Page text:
by Ian Mann
November 17, 2020
Three distinctive, almost unclassifiable, acts featuring some of Europe’s most adventurous young musicians, demonstrating just how creative, vibrant & distinctive the contemporary Swiss jazz scene is.
Photograph of Julie Campiche by Dominique Schreckling sourced from the EFG London Jazz Festival website http://www.efglondonjazzfestival.org.uk
Trio Heinz Herbert
EFG London Jazz Festival Livestream, first broadcast 14/11/2020
This showcase of Swiss Jazz three featured emerging acts, united not just by geography but also by a willingness to experiment, take musical risks and generally push at the perceived musical boundaries.
I was asked to cover this event by Matt Fripp, of the London based Jazzfuel organisation, who was acting on behalf of Julie Campiche. I was more than happy to oblige, having been disappointed to miss the performance by Campiche and her quartet at the 2019 Cheltenham Jazz Festival due to unfortunate clashes in the Festival schedule.
In recent years EFG LJF has established strong links with the burgeoning Swiss jazz scene and has regularly presented events featuring Swiss artists, among them the two very different piano trios Rusconi and Plaistow. Both these groups have had LJF performances from previous years reviewed elsewhere on The Jazzmann, as has pianist Nik Bartsch, both solo and with his Ronin group.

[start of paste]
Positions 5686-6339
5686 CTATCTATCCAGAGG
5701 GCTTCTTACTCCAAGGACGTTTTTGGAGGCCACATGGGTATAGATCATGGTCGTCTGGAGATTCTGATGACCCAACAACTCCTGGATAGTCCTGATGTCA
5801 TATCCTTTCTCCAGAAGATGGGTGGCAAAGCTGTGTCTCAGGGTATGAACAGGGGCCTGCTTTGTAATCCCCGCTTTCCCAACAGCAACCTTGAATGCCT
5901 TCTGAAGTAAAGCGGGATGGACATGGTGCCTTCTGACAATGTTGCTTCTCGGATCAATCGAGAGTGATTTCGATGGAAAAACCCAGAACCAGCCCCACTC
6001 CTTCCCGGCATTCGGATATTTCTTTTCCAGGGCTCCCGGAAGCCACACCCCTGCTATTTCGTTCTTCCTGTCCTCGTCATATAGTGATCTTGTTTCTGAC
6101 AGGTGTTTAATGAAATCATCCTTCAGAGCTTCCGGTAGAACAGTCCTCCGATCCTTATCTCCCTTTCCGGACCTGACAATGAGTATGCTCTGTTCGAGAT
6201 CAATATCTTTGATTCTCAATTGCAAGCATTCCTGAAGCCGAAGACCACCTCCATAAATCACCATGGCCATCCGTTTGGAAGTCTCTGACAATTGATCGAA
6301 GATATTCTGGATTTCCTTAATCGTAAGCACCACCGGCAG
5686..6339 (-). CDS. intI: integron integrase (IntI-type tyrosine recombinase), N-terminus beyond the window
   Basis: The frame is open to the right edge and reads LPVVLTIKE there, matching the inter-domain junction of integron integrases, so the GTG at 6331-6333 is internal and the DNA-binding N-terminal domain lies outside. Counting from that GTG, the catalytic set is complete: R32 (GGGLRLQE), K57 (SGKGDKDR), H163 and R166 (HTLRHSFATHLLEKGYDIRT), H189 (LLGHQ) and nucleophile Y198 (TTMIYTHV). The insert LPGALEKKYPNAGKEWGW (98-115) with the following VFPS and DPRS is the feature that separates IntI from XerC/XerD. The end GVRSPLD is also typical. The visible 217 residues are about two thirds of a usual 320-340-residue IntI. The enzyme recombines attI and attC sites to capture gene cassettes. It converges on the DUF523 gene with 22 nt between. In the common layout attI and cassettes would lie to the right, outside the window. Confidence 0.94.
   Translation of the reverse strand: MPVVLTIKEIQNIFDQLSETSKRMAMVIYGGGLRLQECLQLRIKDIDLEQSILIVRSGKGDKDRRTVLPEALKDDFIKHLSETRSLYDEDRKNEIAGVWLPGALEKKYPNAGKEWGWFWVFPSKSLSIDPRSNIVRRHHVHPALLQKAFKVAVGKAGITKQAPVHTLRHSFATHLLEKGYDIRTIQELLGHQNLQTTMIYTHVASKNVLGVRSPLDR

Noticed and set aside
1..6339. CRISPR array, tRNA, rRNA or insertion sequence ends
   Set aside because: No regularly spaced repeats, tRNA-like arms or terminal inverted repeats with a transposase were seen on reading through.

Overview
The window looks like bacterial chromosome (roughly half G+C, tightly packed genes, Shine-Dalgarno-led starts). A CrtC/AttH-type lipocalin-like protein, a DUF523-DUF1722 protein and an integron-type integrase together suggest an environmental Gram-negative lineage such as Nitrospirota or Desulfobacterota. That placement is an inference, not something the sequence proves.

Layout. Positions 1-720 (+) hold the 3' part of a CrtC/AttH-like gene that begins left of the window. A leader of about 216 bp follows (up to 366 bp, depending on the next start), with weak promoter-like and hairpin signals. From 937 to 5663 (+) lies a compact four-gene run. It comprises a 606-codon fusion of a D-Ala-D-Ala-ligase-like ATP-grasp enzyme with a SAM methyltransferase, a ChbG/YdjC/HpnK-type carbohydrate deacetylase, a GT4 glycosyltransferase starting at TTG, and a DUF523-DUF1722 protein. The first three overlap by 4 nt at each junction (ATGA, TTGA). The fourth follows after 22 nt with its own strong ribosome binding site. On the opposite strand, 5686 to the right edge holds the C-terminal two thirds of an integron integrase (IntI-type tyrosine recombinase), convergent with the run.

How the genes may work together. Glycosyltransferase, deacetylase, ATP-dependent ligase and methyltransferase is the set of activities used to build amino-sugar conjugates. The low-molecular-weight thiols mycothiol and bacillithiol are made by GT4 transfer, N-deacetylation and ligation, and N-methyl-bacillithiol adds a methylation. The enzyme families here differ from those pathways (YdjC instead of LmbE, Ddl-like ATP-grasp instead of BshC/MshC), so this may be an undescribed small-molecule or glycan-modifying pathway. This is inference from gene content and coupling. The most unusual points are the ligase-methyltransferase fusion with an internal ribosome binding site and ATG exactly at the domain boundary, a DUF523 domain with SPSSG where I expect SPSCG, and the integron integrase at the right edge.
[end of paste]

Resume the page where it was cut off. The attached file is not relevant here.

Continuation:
Other Swiss musicians to have played at EFG LJF include vocalist Andreas Schaerer, drummers Julian Sartorius and Lucas Niggli, trombonist Samuel Blaser, and violinist Tobias Preisig.
Meanwhile the Jazzmann has reviewed both live performances and recordings by Swiss musicians, including vibraphonist Jean-Lou Treboux, pianists Colin Vallon and Thierry Lang, trumpeter Erik Truffaz, vocalists Elina Duni and Lucia Cadotsch, and the bands Vein, Schnellertollermeier, PommelHORSE, and The Great Harry Hillman.
Today’s event featured three emerging talents from the Swiss scene, jazz harpist Julie Campiche, the vocal / instrumental quintet Ikarus and the electro-improvisers Trio Heinz Herbert.
These brief descriptions barely do justice to three distinctive, almost unclassifiable acts featuring some of Europe’s most adventurous young musicians.
So, to the showcase itself, which featured Campiche as the opening act, followed by Ikarus and finally Trio Heinz Herbert.
The showcase was produced by EFG LJF promoters Serious in conjunction with Pro Helvetia, the Swiss Arts Council.
I was pleased to note that my friend Debra Richards was hosting the event. In a variety of roles, including journalist, promoter and DJ, Richards has been a great champion of European jazz and of Swiss jazz in particular. She was a regular contributor to the Swiss Vibes website, worked with the March & Fuse organisation and currently writes for Jazzwise magazine. As an agent/promoter she was responsible for bringing acts such as Rusconi, Plaistow and Andreas Schaerer to EFG LJF.
In her introduction Richards also mentioned that classifying the music of today’s three acts was a difficult process, with elements feeding into the music from classical, folk, indie, electronica, noise etc.